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Canada to retaliate against America's meat label laws

WTO rules country of origin rules violate trade agreements

Canada will likely impose retaliatory tariffs against the United States by late summer or early fall, if Washington doesn't repeal its country of origin labelling rules.

The World Trade Organization ruled Monday that the American label requirements, known as COOL, violate America's trade obligations.

As a result, Canada will ask permission from the WTO to “take retaliatory measures against U.S. exports,” Agriculture Minister Gerry Ritz said Tuesday.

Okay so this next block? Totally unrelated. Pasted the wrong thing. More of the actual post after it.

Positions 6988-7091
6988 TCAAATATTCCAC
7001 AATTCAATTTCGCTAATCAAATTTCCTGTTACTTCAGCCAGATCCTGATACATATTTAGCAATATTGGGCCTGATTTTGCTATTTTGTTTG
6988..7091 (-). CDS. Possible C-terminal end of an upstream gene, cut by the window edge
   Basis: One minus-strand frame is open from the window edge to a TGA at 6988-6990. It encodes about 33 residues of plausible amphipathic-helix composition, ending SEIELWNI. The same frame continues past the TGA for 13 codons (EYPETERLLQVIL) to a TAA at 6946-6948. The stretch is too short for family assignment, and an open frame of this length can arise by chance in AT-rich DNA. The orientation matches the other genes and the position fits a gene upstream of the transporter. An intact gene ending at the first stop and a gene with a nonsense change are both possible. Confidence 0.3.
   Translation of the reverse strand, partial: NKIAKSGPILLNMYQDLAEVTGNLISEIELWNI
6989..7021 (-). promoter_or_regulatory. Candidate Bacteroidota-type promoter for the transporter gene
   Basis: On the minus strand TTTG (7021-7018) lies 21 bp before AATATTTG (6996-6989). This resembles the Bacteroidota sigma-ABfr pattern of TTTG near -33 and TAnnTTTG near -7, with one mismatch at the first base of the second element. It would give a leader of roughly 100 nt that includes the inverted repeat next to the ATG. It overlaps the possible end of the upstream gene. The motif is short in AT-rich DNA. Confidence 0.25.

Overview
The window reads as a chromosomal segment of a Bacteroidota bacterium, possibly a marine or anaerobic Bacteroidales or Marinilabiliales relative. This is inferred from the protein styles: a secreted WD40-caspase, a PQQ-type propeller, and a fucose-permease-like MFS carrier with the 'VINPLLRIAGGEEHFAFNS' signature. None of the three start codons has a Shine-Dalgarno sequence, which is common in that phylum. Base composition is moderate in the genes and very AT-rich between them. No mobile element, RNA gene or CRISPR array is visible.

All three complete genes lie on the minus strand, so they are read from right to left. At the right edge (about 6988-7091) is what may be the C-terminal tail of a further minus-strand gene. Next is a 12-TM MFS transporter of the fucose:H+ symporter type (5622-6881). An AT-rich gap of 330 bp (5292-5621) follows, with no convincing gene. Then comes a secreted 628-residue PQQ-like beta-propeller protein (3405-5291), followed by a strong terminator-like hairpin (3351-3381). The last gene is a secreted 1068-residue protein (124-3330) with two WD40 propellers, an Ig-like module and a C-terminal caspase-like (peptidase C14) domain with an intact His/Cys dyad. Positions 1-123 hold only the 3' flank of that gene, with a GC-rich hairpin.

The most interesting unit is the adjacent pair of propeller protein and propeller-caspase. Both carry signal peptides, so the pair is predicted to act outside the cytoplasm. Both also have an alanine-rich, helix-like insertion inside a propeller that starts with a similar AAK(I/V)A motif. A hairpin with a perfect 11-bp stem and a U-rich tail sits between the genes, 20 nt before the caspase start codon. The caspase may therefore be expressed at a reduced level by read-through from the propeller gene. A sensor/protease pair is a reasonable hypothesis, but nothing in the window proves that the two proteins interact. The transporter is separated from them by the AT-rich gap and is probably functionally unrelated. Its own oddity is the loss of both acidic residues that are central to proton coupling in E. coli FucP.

``We call on the United States to repeal COOL legislation and comply with its international obligations,” he said.

International Trade Minister Ed Fast said Canada and Mexico will ask the WTO to authorize those retaliatory measures, but the process will take some months.

``We are very serious about doing this,'' he said, adding however that Canada isn’t intent on sparking a trade war with its biggest trade partner.

``The Canada-U.S. relationship is far bigger than one particular irritant,'' he said.

America’s labelling laws segregate Canadian and Mexican livestock and meat shipments from U.S. production.

That damages the whole North American supply chain and is costing Canadian farmers, Ritz said.

Canada and Mexico are still working with the United States to eliminate the laws.

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